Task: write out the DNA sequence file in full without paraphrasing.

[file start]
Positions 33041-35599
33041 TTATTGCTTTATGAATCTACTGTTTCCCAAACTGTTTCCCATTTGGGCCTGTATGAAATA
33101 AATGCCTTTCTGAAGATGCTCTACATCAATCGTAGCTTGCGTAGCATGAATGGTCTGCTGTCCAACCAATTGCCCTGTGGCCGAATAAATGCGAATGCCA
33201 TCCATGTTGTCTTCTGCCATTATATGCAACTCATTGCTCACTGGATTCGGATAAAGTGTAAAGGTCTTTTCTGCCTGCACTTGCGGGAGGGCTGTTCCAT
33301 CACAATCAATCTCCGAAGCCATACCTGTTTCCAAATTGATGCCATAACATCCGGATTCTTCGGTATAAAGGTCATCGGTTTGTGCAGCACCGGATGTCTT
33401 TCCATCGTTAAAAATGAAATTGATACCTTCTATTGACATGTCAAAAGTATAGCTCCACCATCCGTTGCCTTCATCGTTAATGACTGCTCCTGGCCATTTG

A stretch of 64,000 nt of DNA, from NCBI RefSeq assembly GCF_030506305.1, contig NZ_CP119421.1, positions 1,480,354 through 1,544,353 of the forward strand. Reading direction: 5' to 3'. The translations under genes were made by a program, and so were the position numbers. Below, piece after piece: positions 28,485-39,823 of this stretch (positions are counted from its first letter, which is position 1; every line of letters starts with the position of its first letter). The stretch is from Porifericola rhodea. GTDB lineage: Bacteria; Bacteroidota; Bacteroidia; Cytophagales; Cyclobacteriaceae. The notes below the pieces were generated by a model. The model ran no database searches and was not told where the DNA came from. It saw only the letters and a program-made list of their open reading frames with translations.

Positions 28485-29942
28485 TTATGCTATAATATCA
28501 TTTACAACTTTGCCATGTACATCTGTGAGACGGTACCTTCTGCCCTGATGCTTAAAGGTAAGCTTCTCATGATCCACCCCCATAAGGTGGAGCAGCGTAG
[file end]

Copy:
Positions 33041-35599
33041 TTATTGCTTTATGAATCTACTGTTTCCCAAACTGTTTCCCATTTGGGCCTGTATGAAATA
33101 AATGCCTTTCTGAAGATGCTCTACATCAATCGTAGCTTGCGTAGCATGAATGGTCTGCTGTCCAACCAATTGCCCTGTGGCCGAATAAATGCGAATGCCA
33201 TCCATGTTGTCTTCTGCCATTATATGCAACTCATTGCTCACTGGATTCGGATAAAGTGTAAAGGTCTTTTCTGCCTGCACTTGCGGGAGGGCTGTTCCAT
33301 CACAATCAATCTCCGAAGCCATACCTGTTTCCAAATTGATGCCATAACATCCGGATTCTTCGGTATAAAGGTCATCGGTTTGTGCAGCACCGGATGTCTT
33401 TCCATCGTTAAAAATGAAATTGATACCTTCTATTGACATGTCAAAAGTATAGCTCCACCATCCGTTGCCTTCATCGTTAATGACTGCTCCTGGCCATTTG

A stretch of 64,000 nt of DNA, from NCBI RefSeq assembly GCF_030506305.1, contig NZ_CP119421.1, positions 1,480,354 through 1,544,353 of the forward strand. Reading direction: 5' to 3'. The translations under genes were made by a program, and so were the position numbers. Below, piece after piece: positions 28,485-39,823 of this stretch (positions are counted from its first letter, which is position 1; every line of letters starts with the position of its first letter). The stretch is from Porifericola rhodea. GTDB lineage: Bacteria; Bacteroidota; Bacteroidia; Cytophagales; Cyclobacteriaceae. The notes below the pieces were generated by a model. The model ran no database searches and was not told where the DNA came from. It saw only the letters and a program-made list of their open reading frames with translations.

Positions 28485-29942
28485 TTATGCTATAATATCA
28501 TTTACAACTTTGCCATGTACATCTGTGAGACGGTACCTTCTGCCCTGATGCTTAAAGGTAAGCTTCTCATGATCCACCCCCATAAGGTGGAGCAGCGTAG